Nearly two years ago we witnessed the subjugation of the Dakota Access Pipeline protests in North Dakota that had commenced in 2016. Primarily affecting Sioux residents of America’s fifth largest Indian reservation, encompassing 2 million acres, the pipeline traverses sites sacred to the tribe and perhaps compromises the Reservation’s water purity.

Initially, it appeared the tribe had won when President Obama shelved the plan in late 2016, pending an environmental review, which would take years to complete.

Alas, there came the surprise of Trump’s election win and the inauguration of an administration strident in anti-environmental bias. In January 2017, came Trump’s executive order approving both the Keystone (Alaska) and Dakota pipelines.

The result, several hundred thousand barrels of oil now flow beneath the once pristine landscape.

This wasn’t a first happening for the tribe. In the 1960s, the Army Corps of Engineers built the Oahe Dam near Pierre, SD, flooding 56,000 acres of the Reservation’s farms and woodlands. Elderly residents recall their homes being burned prior to the flooding.

Ironically, the Standing Rock Reservation is the birthplace and final residence of Sitting Bull, who fiercely resisted white infringement on Indian land. It was his refusal to submit to the government’s order to remove the Sioux to a reservation that led to the famous Battle of the Little Big Horn, in which the Sioux defeated federal troops led by Custer’s 7th Cavalry in 1876.

In 1890, he was shot to death at Standing Rock Reservation by Indian agents attempting his arrest. Several weeks later, the army massacred 150 Sioux, perhaps more, at Wounded Knee Creek. Some historians suggest it was an act of vengeance, carried out by the 7th cavalry.

A wise, observant chief, it was Sitting Bull who asserted, “Hear me people: we now have to deal with another race—small and feeble when our fathers first met them, but now great and overbearing. Strangely enough they have a mind to till the soil and the love of possession is a disease with them. These people have made many rules that the rich may break but the poor may not. They take their tithes from the poor and weak to support the rich and those who rule.”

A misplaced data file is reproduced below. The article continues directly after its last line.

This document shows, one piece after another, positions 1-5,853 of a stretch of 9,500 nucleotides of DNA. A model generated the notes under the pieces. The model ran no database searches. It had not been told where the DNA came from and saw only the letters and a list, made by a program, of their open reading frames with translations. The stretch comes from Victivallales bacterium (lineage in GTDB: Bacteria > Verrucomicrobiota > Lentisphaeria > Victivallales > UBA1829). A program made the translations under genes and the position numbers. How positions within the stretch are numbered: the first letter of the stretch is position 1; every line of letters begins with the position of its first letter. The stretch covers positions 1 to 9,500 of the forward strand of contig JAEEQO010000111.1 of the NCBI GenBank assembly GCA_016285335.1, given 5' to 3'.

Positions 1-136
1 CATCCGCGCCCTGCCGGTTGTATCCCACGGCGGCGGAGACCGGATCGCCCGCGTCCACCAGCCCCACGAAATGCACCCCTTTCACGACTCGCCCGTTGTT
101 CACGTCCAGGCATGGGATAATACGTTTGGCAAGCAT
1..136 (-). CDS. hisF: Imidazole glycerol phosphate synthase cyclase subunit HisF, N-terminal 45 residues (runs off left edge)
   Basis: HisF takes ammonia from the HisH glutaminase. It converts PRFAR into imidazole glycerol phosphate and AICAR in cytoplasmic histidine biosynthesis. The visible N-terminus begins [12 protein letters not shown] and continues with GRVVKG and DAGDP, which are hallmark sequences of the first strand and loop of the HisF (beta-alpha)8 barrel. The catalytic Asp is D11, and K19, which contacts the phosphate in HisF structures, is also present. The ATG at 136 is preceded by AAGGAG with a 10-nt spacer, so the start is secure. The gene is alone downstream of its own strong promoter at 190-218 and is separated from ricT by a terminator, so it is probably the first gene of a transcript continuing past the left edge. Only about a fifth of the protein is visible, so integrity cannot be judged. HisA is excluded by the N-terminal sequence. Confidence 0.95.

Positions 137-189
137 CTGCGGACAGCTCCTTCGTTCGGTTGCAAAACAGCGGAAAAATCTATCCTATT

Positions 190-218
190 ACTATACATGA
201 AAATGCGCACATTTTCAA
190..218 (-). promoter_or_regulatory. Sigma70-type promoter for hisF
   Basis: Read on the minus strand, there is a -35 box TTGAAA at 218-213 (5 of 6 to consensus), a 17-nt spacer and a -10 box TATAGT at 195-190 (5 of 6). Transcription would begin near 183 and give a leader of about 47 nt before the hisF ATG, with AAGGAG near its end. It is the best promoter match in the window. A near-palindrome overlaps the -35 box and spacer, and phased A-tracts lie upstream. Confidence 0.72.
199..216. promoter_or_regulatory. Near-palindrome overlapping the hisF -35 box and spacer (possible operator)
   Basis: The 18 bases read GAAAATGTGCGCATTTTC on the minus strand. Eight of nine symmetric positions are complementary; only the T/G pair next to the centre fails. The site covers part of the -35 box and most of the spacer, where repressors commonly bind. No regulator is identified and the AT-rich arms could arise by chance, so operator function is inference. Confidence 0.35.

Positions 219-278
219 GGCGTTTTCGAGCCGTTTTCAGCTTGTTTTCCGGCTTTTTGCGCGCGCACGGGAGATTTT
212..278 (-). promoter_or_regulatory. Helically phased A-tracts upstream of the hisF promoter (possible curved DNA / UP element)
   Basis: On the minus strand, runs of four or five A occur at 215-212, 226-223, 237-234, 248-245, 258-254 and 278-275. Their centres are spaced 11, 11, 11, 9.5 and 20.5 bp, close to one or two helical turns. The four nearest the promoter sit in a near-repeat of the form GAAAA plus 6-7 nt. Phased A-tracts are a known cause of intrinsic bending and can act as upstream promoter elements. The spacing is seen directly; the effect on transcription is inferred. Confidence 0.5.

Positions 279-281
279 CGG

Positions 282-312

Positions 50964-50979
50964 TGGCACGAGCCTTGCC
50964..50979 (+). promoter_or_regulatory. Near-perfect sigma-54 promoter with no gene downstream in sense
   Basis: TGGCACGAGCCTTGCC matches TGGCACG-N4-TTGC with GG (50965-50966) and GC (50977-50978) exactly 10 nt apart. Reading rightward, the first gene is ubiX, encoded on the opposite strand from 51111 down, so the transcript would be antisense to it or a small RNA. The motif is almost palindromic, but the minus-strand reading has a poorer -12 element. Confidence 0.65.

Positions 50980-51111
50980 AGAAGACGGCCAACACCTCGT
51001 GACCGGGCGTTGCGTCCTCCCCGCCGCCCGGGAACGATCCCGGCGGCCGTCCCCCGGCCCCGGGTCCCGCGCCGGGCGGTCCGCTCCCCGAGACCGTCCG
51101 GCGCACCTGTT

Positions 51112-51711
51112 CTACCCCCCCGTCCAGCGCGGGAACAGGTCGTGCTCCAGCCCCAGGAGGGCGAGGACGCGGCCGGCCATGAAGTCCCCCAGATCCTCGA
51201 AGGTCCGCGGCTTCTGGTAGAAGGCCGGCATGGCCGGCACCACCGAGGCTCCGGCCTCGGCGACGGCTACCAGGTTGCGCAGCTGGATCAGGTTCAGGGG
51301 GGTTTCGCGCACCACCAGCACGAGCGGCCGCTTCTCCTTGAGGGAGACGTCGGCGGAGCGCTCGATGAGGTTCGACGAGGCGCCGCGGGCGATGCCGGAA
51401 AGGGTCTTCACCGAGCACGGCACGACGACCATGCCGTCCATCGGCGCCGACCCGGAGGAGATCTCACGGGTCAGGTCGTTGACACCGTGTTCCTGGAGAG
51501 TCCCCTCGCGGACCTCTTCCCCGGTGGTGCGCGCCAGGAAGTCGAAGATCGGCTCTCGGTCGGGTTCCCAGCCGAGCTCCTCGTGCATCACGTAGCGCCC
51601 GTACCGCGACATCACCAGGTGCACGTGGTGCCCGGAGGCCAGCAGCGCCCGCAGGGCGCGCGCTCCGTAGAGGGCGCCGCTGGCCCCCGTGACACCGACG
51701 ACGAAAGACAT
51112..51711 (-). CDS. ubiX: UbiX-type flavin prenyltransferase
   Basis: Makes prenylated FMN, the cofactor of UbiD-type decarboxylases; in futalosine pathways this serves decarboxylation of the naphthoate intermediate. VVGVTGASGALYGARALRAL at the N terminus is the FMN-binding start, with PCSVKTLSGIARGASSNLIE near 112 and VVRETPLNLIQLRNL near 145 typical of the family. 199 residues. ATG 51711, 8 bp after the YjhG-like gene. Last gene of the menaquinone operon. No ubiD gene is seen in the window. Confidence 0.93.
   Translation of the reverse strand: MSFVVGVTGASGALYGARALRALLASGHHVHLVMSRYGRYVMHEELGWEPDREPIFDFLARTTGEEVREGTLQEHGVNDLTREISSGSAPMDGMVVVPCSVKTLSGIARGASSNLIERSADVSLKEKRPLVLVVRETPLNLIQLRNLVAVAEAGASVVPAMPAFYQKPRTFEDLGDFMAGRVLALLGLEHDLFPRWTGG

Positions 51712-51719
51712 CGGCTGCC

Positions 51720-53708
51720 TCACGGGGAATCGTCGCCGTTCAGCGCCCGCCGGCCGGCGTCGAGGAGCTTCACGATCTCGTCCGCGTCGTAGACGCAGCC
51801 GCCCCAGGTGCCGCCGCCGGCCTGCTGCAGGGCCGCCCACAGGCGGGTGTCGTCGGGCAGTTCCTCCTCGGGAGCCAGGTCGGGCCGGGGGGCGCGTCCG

Prescient and explicit, Sitting Bull’s comment lends context to the historical narrative of White infringement on the rights of its native peoples that continues even now.

–rj

NFL Hypocrisy

The media has been all over this story of Sunday’s NFL response to Trump’s
provocative tweet that NFL team owners should fire players who don’t stand proud when the national anthem is played: “Wouldn’t you love to see one of these NFL owners when somebody disrespects our flag to say, ‘Get that son of a bitch off the field right now. He’s fired.”

Even NFL commissioner Roger Goodell got in his licks at Trump, responding that “The NFL and our players are at our best when we help create a sense of unity in our country and our culture.”

All fine and good, but the NFL’s last minute conversion to players’ right to freedom of speech reeks with blatant hypocrisy. In July 2016, six Dallas police officers were killed in a sniper ambush. As a symbol of community support for police officers, the Dallas Cowboys asked permission from the NFL to wear a helmet “Arm in Arm” decal. The NFL refused. Where was the “unity” then?

Meanwhile, NFL teams continue to discriminate against free agent Colin Kaepernick, who started the take-a-knee protests during the anthem. Quarterbacks have been subsequently signed without ever having thrown a football in an NFL game.

Now’s the time for NFL teams to walk the talk and return this former Super Bowl quarterback with a 90.3 rating to the playing field. Sooner of later, some team’s going to suffer an injured quarterback. Voila!